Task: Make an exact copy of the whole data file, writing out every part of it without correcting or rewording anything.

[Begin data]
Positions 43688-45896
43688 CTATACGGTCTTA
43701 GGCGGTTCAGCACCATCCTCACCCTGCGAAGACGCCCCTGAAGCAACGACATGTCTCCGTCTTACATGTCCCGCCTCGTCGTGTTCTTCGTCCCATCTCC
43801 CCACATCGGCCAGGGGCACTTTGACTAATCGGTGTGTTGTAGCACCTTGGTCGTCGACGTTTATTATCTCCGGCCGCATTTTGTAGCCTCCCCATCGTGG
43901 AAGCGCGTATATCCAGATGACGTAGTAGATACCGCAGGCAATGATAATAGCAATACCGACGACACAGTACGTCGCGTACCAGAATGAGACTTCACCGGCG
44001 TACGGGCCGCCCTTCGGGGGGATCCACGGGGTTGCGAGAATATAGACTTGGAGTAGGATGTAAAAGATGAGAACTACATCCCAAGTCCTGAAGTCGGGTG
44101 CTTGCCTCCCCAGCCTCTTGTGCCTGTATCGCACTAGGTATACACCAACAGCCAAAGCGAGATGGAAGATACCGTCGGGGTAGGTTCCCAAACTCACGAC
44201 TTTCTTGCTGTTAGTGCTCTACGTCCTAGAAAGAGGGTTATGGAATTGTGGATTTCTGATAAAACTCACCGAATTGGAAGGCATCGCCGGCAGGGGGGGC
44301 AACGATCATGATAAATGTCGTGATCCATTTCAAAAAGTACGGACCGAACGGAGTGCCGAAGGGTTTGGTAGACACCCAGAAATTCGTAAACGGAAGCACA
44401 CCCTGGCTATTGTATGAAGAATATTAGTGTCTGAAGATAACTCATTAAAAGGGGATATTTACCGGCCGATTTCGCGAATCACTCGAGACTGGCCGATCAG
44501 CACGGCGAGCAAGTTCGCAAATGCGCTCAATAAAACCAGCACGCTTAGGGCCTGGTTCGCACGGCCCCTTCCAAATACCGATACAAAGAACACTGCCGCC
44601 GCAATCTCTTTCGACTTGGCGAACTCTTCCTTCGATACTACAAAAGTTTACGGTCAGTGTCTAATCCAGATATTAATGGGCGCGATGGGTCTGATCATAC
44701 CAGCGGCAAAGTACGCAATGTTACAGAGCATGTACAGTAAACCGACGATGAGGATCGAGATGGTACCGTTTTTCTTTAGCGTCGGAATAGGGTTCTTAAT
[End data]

Positions 43688-45896
43688 CTATACGGTCTTA
43701 GGCGGTTCAGCACCATCCTCACCCTGCGAAGACGCCCCTGAAGCAACGACATGTCTCCGTCTTACATGTCCCGCCTCGTCGTGTTCTTCGTCCCATCTCC
43801 CCACATCGGCCAGGGGCACTTTGACTAATCGGTGTGTTGTAGCACCTTGGTCGTCGACGTTTATTATCTCCGGCCGCATTTTGTAGCCTCCCCATCGTGG
43901 AAGCGCGTATATCCAGATGACGTAGTAGATACCGCAGGCAATGATAATAGCAATACCGACGACACAGTACGTCGCGTACCAGAATGAGACTTCACCGGCG
44001 TACGGGCCGCCCTTCGGGGGGATCCACGGGGTTGCGAGAATATAGACTTGGAGTAGGATGTAAAAGATGAGAACTACATCCCAAGTCCTGAAGTCGGGTG
44101 CTTGCCTCCCCAGCCTCTTGTGCCTGTATCGCACTAGGTATACACCAACAGCCAAAGCGAGATGGAAGATACCGTCGGGGTAGGTTCCCAAACTCACGAC
44201 TTTCTTGCTGTTAGTGCTCTACGTCCTAGAAAGAGGGTTATGGAATTGTGGATTTCTGATAAAACTCACCGAATTGGAAGGCATCGCCGGCAGGGGGGGC
44301 AACGATCATGATAAATGTCGTGATCCATTTCAAAAAGTACGGACCGAACGGAGTGCCGAAGGGTTTGGTAGACACCCAGAAATTCGTAAACGGAAGCACA
44401 CCCTGGCTATTGTATGAAGAATATTAGTGTCTGAAGATAACTCATTAAAAGGGGATATTTACCGGCCGATTTCGCGAATCACTCGAGACTGGCCGATCAG
44501 CACGGCGAGCAAGTTCGCAAATGCGCTCAATAAAACCAGCACGCTTAGGGCCTGGTTCGCACGGCCCCTTCCAAATACCGATACAAAGAACACTGCCGCC
44601 GCAATCTCTTTCGACTTGGCGAACTCTTCCTTCGATACTACAAAAGTTTACGGTCAGTGTCTAATCCAGATATTAATGGGCGCGATGGGTCTGATCATAC
44701 CAGCGGCAAAGTACGCAATGTTACAGAGCATGTACAGTAAACCGACGATGAGGATCGAGATGGTACCGTTTTTCTTTAGCGTCGGAATAGGGTTCTTAAT